Linked Data: the return of the Cloud

Summary:The Linked Data Cloud diagram is back; bigger, better, and powered by the CKAN registry tool.

After more than a year of stagnation, the 'Linked Open Data cloud diagram' found in so many presentations and blog posts is back. It's bigger, it's better, and it points to the continued growth of this disparate community.

//lod-cloud.net/

Linking Open Data cloud diagram, by Richard Cyganiak and Anja Jentzsch. http://lod-cloud.net/

Working with Anja Jentzsch of Freie Universität Berlin, Richard Cyganiak of Galway's Digital Enterprise Research Institute (DERI) has returned to the diagram he first drew in 2007, and brought it right up to date. 203 data sets are represented, and together they comprise around 395 million links between over 25 billion RDF statements. Not bad for something that began life as a small academic exercise, but there's a very long way still to go.

Starting as one of Sir Tim Berners-Lee's Design Issues notes, the idea of Linked Data was given credence by the informal Linking Open Data project. As the project web site notes,

The goal of the W3C SWEO Linking Open Data community project is to extend the Web with a data commons by publishing various open data sets as RDF on the Web and by setting RDF links between data items from different data sources.

From those early days, when researchers 'found' data sitting on the web and set about transforming it into RDF by themselves, the initiative has grown significantly. Governments, media properties from the BBC to the New York Times, and retailers such as Best Buy have been amongst those to set about plugging their own data into the increasingly rich network.

Links between these data sets are established when one draws upon concepts defined in another. GeoNames, for example, is seen by many as a useful resource to draw upon in describing places. Rather than fuzzily talking about 'Paris,' I might make the statement unambiguous by referring to this Paris rather than that one. For a dataset (describing works of art, for example) in which location is not key, it's far easier to let someone else worry about recording where Paris is, what country it's in, how big it is etc rather than do it all myself.

This concept of linking from one resource to another is clearly key, but the relative dearth of connections on the diagram shows that there is still some way to go. DBpedia remains disproportionately important, and whilst it's unlikely that every resource will ever meaningfully connect to every other resource, some more connections would be valuable.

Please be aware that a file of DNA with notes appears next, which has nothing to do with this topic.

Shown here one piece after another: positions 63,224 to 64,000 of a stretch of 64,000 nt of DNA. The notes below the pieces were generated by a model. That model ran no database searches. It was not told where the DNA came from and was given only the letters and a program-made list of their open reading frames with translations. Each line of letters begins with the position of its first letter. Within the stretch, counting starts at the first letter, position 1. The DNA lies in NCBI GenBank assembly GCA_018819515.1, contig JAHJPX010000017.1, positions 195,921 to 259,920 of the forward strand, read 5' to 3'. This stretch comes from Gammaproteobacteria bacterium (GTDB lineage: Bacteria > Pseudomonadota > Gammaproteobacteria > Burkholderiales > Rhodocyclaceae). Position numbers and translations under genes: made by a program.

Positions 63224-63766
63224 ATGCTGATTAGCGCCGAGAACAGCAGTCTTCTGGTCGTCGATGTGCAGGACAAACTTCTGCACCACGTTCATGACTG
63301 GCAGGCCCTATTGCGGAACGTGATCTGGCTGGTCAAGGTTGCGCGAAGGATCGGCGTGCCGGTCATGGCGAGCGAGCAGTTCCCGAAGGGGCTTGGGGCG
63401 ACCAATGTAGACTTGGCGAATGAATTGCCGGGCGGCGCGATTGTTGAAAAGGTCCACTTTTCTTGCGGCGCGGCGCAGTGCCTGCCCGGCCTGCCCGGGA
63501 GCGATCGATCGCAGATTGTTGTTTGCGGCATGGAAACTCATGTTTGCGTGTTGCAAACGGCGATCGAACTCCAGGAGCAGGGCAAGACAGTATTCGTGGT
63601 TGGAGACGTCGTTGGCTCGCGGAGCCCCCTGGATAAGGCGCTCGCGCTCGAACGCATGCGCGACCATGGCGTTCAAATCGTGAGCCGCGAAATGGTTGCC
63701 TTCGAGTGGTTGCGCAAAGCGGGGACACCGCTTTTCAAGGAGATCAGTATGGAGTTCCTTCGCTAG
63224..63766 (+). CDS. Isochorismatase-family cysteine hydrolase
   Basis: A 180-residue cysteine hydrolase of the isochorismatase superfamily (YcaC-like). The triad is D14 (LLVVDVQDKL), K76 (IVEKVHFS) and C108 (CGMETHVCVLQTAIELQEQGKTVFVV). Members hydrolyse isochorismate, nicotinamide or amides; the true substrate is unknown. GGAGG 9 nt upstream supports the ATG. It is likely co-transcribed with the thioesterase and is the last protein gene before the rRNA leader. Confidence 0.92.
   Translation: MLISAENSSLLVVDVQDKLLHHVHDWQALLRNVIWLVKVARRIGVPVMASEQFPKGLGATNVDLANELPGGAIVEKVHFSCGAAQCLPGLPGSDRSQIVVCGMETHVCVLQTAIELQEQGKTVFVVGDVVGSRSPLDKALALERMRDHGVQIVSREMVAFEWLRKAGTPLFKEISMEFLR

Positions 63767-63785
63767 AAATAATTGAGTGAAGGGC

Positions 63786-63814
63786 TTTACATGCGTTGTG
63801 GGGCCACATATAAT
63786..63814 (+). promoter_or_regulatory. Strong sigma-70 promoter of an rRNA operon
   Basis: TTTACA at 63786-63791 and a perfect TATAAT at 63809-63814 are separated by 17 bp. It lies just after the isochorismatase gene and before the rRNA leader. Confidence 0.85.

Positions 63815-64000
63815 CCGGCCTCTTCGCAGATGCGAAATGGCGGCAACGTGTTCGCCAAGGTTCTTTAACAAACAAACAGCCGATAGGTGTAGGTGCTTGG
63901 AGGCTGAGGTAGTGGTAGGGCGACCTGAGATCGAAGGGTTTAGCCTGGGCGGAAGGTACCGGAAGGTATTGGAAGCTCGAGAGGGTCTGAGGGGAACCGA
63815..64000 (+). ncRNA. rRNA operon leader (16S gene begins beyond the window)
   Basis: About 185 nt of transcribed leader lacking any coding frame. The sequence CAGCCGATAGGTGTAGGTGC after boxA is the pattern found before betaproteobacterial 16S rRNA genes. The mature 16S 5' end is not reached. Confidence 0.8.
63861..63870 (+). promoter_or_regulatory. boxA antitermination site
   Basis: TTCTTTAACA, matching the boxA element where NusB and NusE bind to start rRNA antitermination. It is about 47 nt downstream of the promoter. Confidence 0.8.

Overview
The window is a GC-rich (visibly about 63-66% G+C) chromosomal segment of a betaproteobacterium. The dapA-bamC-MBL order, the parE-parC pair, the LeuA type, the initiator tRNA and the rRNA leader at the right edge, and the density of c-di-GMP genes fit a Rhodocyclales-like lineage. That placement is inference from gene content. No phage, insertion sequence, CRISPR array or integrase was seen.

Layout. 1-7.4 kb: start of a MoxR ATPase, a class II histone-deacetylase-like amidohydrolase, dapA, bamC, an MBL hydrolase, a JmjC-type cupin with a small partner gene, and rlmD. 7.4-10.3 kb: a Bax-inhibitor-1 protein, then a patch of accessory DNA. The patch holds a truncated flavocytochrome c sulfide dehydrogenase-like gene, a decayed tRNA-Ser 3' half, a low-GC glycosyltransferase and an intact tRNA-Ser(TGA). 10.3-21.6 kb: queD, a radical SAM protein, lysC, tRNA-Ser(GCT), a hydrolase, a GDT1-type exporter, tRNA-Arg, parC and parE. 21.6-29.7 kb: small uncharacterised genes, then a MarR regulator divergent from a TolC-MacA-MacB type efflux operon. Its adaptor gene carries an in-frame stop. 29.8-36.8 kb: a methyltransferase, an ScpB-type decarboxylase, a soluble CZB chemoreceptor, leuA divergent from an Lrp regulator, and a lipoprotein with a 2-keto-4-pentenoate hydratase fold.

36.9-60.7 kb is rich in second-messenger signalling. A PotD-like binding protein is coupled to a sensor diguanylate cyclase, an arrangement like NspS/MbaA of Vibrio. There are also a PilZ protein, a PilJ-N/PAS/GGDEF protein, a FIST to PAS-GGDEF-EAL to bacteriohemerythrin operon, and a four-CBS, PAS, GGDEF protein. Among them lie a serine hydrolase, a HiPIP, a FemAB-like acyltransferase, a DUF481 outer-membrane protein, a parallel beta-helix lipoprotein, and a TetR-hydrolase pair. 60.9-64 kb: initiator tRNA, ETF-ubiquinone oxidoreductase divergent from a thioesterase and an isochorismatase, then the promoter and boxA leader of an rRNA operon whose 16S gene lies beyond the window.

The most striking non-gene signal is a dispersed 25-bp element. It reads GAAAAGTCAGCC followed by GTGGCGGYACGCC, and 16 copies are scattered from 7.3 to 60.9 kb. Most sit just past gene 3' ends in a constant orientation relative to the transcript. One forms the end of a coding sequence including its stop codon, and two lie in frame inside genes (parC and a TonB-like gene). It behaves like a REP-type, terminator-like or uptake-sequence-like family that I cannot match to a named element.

The latest iteration of the cloud diagram is based upon information that the community was invited to record in the CKAN data repository, which should make data collection and update easier and more accurate. In principle, future versions of the diagram could be generated programmatically as the data changes.

This month's revision of the Linked Data cloud is a useful illustration of progress within the community. Much remains to be done, both in terms of clarifying licenses and by collecting even more data. There is also work to do in adequately explaining what people might find. The diagram does link through to descriptions of each resource, but the 'explanations' are all-too-often only meaningful to people knowledgeable enough not to need an explanation in the first place!

This repository contains data from JISC, who fund research and infrastructure in the UK.

What data? About what sort of thing?

Airport data from Our Airports published as RDF

What sort of data? Where in the world?

Topics: Cloud

About

Paul has been involved with the web since its earliest days, addressing issues of technology and policy most recently at Talis and previously in a range of public sector positions. At The Cloud of Data, Paul provides consultancy and analysis services to a wide range of clients concerned with the implications of the Semantic Web and Clo... Full Bio

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